Now there are 7 CX metrics available to us depending on which touchpoint along the customer journey we are measuring. They include:
- Net Promoter Score (NPS)
- Customer Satisfaction (CSAT)
- Customer Effort Score (CES)
- Churn Rate
Each of these CX metrics will enable you to measure different customer service criteria.
Relationship Marketing expert Chrisitan Gronross consolidated these criteria into six sections:
- Professionalism and skills (solving customer issues quickly and professionally)
- Attitudes and behavior (show a genuine interest and empathy towards customers)
- Accessibility (how easy it is to contact your brand if an issue arises)
- Reliability and trustworthiness (keeping promises made to customers)
- Recovery (if an error is made the ability to respond and resolve the situation)
- Reputation and credibility (are you able to uphold expected standards?)
Net Promoter Score (NPS)
Let’s start with the most popular metric for measuring customer experience – NPS.
Introduced by Fred Reichheld in a 2003 Harvard Business Review article, NPS has become the business-standard CX metric with two-thirds of all Fortune 1000 companies reportedly using it to eke out an advantage over their competitors.
So what’s all the fuss about? Why so much focus around one particular measurement of customer sentiment?
The answer lies within its simplicity.
To calculate your NPS you simply have to gather the answers to the following question:
On a scale of 0-10, how likely is it that you would recommend [INSERT BUSINESS] to a friend or colleague?
Customers are then placed into 3 groups depending on their scores:
Promoters (score 9-10) are your brand advocates, customers will shout your names from the rooftops and come to defend you should you face a brand crisis.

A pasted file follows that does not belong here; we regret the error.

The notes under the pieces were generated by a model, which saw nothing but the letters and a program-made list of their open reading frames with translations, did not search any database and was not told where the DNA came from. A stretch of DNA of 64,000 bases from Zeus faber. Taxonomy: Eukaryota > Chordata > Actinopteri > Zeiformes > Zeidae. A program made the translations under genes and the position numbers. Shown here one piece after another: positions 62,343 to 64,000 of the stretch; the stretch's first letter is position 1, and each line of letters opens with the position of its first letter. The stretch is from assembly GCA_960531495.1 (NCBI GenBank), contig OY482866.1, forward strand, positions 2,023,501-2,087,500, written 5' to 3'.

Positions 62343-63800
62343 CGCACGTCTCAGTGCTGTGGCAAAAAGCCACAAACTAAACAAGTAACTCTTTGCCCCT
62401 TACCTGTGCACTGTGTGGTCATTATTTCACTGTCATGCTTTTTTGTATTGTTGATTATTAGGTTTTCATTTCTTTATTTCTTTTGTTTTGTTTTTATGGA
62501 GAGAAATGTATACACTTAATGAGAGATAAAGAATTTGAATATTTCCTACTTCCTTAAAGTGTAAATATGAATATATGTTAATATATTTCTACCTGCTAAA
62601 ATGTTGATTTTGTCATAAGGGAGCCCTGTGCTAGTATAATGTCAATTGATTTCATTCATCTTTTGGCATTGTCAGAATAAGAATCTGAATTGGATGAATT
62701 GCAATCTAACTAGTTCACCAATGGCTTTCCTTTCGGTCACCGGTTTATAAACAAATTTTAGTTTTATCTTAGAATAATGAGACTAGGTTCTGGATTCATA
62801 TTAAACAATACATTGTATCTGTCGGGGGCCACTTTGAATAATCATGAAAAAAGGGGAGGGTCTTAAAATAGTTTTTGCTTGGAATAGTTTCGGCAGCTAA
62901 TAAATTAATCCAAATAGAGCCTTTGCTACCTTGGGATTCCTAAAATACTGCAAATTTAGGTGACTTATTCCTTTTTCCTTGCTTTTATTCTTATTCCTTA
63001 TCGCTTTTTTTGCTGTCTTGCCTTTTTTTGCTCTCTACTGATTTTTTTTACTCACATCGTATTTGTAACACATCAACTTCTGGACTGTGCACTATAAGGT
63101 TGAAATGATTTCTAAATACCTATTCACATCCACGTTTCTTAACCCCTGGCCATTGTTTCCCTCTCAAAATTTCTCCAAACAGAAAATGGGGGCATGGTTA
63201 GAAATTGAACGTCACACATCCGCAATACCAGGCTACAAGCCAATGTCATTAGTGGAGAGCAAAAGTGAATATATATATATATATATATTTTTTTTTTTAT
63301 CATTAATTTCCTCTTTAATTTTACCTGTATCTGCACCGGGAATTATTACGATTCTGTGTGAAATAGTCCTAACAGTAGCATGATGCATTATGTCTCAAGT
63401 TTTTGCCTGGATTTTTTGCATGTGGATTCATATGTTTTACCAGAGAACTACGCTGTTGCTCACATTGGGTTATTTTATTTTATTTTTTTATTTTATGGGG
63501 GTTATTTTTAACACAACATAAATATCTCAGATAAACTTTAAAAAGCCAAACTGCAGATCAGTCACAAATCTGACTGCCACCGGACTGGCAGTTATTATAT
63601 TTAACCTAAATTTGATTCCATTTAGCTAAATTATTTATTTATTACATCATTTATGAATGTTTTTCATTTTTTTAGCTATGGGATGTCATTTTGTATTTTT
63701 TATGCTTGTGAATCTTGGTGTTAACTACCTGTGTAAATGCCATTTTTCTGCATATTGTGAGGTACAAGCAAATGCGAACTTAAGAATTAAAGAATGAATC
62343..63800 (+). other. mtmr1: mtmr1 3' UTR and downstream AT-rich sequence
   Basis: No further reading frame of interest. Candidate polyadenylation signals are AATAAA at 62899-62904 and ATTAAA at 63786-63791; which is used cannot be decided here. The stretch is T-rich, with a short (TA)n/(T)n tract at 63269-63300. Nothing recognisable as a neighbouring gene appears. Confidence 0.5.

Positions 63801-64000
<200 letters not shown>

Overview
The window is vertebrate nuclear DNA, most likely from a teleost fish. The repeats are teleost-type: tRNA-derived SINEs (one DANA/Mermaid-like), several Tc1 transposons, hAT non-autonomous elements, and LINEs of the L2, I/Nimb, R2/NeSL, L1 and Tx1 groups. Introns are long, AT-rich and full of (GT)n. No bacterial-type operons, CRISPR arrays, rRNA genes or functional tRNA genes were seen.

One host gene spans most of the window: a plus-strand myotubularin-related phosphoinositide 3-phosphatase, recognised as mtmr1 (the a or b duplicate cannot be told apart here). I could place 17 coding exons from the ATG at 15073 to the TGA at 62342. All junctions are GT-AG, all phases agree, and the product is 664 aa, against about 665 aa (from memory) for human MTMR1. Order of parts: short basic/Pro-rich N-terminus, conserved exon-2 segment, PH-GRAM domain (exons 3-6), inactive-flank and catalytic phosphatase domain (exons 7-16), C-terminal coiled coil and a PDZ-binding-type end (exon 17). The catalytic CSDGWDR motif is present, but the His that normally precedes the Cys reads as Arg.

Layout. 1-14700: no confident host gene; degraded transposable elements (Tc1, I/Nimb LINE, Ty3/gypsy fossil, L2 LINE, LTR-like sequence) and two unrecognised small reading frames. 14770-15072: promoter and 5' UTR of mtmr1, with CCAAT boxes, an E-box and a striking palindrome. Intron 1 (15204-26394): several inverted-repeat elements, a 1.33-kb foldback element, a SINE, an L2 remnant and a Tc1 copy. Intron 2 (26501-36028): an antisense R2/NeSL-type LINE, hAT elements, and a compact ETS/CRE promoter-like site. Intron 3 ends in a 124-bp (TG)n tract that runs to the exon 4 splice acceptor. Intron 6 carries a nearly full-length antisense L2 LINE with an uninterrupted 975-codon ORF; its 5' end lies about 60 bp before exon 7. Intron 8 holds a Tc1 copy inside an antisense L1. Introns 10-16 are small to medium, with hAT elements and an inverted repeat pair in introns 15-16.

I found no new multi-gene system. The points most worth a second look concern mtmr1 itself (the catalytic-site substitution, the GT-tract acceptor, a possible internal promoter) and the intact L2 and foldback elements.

Passives (score 7-8) are satisfied customers but not particularly enthusiastic about your brand. They could be susceptible to a competitor’s offerings if not looked after.
Detractors (score 0-6) are unhappy customers who certainly won’t be recommending you to friends and family. They can be potentially damaging to your brand.
Calculating your NPS is done by subtracting the percentage of Detractors from the percentage of Promoters.
Your scores could range from -100 (where all customers are Detractors) to +100 (where all customers are Promoters).
Let’s look at an example.
Imagine 100 customers responded to your NPS query:
Promoters = 25%
Detractors = 15%
25-15 = 10 (NPS)
In terms of scores, they vary massively across industries but a positive score is generally considered anything above 0, with +50 deemed very good and anything +70 considered exceptional.
And that, ladies and gentlemen, is pretty much it!
Some companies may decide to alter the language slightly but apart from that, it remains more or less the same. This simplicity is what’s made it so universally popular.
To get real value out of the NPS and apply it to your customer journey, you’ll want to use it to set up the following question:
“Why did you give the score you gave?”
Analyzing and parsing the answers to the second question will pinpoint specific areas in the journey customers are having problems with and provide actionable insights on how they can be improved.
Customer Satisfaction (CSAT)
Another great CX metric for looking at specific areas of your customer journey is Customer Satisfaction (CSAT).
A CSAT survey asks customers how satisfied they were with a specific product, service, or sales experience, and their answers are applied to a rating scale. This is typically measured from 1-5 (extremely dissatisfied to extremely satisfied) and can be calculated as follows:
So for example, 100 people take your CSAT survey about their experience with a customer service call.
50+10 = 60 (4-star and 5-star rating)
60/100 x 100 = 60